In short, sports drinks simply hydrate better than water does. Your body absorbs fluids through the gut and into the bloodstream faster when their osmolality, the concentration of dissolved particles in a fluid, more closely matches the osmolality of body fluids such as blood. Because a sports drink contains dissolved minerals (key electrolytes such as sodium, calcium, magnesium, potassium, and phosphate) and carbohydrates, it’s absorbed into the bloodstream more quickly than water, which has fewer or no dissolved particles.
Moreover, electrolytes and other nutrients play important roles in regulating fluid in the body. They help determine how much fluid enters muscle fibers and cells, and how much remains in the blood. That’s why sports drinks do a better job than water of helping the body maintain an optimal fluid balance.
Water is fine for short (less than an hour) workouts of easy to moderate intensity in which you don’t sweat a lot. But in any workout where sweat losses are substantial, and especially in warm weather, use a sports drink.
Old: Protein exacerbates dehydration.
New: Protein enhances hydration.
The first generation of sports drinks contained no protein because it was believed to slow the absorption of fluid into the bloodstream from the stomach and intestine. But new evidence suggests that a small amount of protein actually enhances both fluid absorption and retention in athletes.
A recent study from the Universidad Catolica San Antonio in Spain found that a carb-protein sports drink actually entered the bloodstream significantly faster than a carb-only sports drink when used by cyclists pedaling at a moderately high intensity level.
In another study from St. Cloud State University in Minnesota, athletes retained a carb-protein sports drink 15 percent better than a carb-only drink, meaning 15 percent less of it was wasted in the bladder. “A small amount of protein in a sports drink may enhance absorption and retention by increasing osmolality,” says Robert Portman, Ph.D., and CEO of PacificHealth Labs, manufacturer of the protein-powered Accelerade sports drink.
“Small” is the operative word. Packing your water bottle with protein powder is not the secret to peak performance. Too much protein slows absorption and hampers hydration. Research shows that sports drinks containing only about five grams of protein per 12 ounces not only re-hydrate better, but also reduce muscle damage and increase endurance compared to drinks without protein. Recently, the International Society of Sports Nutrition recommended the use of protein-added sports drinks by both competitive athletes and daily exercisers.
Old: Caffeine exacerbates dehydration.
New: Caffeine does not affect dehydration.
Caffeine is a known diuretic, which means it increases urine production and has a dehydrating effect. But research has also shown that during exercise, the body is able to circumvent the diuretic influence of caffeine, which can boost athletic performance by stimulating the nervous system and reducing perceived effort.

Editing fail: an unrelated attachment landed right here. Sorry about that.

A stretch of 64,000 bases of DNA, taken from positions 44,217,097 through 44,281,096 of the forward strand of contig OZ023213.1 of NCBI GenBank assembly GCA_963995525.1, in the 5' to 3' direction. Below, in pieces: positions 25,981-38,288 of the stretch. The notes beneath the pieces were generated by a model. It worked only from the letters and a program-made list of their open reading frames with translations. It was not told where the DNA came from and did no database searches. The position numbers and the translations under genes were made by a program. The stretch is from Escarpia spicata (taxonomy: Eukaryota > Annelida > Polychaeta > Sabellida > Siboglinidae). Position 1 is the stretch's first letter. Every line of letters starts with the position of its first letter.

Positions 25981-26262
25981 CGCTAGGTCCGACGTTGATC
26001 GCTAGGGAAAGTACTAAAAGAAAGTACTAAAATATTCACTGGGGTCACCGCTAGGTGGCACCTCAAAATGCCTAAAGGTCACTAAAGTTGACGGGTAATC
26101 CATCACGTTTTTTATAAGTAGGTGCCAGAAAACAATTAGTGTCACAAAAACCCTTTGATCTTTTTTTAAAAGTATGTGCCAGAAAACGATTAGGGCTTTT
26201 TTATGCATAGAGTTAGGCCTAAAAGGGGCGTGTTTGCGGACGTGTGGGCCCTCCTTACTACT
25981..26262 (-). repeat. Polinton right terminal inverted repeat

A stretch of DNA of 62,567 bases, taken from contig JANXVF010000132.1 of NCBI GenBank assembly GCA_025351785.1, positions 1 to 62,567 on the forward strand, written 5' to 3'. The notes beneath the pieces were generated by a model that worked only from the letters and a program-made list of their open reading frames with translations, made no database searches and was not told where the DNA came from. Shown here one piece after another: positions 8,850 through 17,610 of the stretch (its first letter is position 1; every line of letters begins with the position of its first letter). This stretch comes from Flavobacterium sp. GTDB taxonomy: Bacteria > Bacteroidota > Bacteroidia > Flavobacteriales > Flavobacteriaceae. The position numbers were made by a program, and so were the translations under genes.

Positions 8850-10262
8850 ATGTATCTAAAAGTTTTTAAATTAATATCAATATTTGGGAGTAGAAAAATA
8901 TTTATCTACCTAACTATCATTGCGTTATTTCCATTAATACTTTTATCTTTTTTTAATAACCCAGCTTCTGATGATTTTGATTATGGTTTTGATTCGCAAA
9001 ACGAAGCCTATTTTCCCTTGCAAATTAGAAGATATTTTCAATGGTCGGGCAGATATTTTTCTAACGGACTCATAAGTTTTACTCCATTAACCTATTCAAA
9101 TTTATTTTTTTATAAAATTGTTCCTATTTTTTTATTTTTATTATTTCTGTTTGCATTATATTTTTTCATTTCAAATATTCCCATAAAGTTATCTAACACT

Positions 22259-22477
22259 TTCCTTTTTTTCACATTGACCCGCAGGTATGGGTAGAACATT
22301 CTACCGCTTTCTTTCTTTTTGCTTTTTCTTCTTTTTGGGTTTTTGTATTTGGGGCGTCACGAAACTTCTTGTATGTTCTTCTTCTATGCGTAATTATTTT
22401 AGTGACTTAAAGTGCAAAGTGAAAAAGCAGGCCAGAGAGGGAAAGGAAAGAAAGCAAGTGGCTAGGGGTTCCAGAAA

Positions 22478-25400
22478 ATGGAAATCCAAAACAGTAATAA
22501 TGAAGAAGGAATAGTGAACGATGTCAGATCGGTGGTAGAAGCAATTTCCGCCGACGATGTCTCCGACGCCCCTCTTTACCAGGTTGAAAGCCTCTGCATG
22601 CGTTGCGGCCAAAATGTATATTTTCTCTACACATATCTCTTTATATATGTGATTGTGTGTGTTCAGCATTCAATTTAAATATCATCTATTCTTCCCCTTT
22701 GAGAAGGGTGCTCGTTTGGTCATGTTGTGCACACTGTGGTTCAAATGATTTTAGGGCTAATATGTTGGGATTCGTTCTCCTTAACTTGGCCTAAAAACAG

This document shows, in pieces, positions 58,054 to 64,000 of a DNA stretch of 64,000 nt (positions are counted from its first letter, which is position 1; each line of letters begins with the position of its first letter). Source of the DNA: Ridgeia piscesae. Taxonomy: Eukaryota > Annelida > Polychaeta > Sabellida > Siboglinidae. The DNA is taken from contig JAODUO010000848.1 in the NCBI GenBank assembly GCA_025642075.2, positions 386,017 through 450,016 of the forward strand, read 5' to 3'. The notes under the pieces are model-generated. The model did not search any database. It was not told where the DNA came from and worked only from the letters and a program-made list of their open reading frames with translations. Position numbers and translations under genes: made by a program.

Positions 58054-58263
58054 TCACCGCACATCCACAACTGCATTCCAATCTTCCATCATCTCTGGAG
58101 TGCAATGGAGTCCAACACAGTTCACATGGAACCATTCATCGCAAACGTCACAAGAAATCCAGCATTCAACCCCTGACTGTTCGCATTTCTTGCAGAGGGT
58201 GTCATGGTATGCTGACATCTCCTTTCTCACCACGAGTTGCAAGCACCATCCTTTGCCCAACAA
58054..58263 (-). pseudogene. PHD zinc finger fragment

A new study conducted at the University of Birmingham in England found that caffeine increases the rate at which supplemental carbohydrates (those consumed during the workout as opposed to those already stored in the body) are burned during exercise. In the study, cyclists received either a six percent glucose solution or a six percent glucose solution plus caffeine during a two-hour indoor cycling test.
Researchers found that the rate at which the supplemental carbs were burned was 26 percent higher in the cyclists receiving carbs with caffeine, concluding that the caffeine may have increased the rate of glucose absorption in the intestine. By providing fuel to working muscles at an accelerated rate, caffeine helps athletes work harder for longer periods of time.
But don’t overuse it. Reserve caffeine consumption for races and occasional high-intensity workouts. “The best use of caffeine as an ergogenic aid [energy booster] is prior to competition,” says Jose Antonio, Ph.D, author of Supplements for Endurance Athletes. “The beneficial effects of caffeine on athletic performance are reduced with habituation, so the more often you rely on it, the less it will do for you.”
Although no major sports drink brand contains caffeine, some flavors of sports gels do, such as Gu Chocolate Outrage, Strawberry Clif Shot, and Chocolate Accel Gel.
The cardinal rule
One principle of proper hydration hasn’t changed: Practice makes perfect. Experiment with various hydration strategies to learn what works best for you. Try different sports drinks in varying amounts, and hydrate at different times during your workout to discover the optimal mix.
Matt Fitzgerald is a runner, triathlete, coach and author of several books on fitness and nutrition, including Performance Nutrition for Runners (Rodale, 2005).